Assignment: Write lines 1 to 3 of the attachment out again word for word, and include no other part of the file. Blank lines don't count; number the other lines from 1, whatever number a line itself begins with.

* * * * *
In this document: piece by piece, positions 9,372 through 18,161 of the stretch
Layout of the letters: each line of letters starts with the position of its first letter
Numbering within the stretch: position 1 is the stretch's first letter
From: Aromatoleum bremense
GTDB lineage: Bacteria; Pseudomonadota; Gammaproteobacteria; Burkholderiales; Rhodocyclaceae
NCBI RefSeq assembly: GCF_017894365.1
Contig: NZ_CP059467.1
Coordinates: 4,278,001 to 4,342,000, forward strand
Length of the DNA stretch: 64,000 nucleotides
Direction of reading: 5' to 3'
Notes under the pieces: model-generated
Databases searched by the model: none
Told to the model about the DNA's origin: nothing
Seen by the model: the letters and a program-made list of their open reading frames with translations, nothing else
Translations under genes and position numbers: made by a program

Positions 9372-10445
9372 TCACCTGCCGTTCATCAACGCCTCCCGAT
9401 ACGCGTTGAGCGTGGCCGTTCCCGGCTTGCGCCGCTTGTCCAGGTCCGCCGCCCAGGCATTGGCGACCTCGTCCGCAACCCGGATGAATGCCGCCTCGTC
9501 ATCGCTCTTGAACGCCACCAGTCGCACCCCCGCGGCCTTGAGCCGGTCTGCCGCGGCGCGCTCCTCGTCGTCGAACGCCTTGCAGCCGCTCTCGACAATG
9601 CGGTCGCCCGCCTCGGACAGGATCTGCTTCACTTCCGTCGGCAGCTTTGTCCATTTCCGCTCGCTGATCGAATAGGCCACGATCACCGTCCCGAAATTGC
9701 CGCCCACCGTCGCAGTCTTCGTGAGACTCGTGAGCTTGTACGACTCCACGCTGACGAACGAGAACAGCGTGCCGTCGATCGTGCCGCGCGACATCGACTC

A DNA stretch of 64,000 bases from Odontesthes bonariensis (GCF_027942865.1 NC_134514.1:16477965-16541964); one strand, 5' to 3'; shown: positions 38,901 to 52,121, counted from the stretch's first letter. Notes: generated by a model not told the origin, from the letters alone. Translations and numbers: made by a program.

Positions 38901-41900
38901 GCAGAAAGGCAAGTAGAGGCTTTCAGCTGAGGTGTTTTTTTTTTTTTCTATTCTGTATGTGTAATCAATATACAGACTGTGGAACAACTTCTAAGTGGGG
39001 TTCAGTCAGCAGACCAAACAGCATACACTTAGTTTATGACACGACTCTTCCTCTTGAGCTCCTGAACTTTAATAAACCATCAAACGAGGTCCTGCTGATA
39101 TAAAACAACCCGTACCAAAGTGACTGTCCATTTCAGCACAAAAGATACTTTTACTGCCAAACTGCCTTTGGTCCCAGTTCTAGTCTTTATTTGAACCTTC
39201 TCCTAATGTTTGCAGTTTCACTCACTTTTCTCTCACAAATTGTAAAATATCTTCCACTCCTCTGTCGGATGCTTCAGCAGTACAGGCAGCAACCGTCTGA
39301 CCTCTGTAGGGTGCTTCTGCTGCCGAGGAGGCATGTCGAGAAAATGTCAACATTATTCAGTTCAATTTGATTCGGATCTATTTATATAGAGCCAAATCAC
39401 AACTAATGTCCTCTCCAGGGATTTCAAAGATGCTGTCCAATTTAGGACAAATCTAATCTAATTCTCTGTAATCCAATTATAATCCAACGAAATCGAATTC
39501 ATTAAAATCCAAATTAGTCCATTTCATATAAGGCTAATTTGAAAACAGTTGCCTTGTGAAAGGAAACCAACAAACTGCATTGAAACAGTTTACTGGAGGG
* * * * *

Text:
In this document: piece by piece, positions 9,372 through 18,161 of the stretch
Layout of the letters: each line of letters starts with the position of its first letter
Numbering within the stretch: position 1 is the stretch's first letter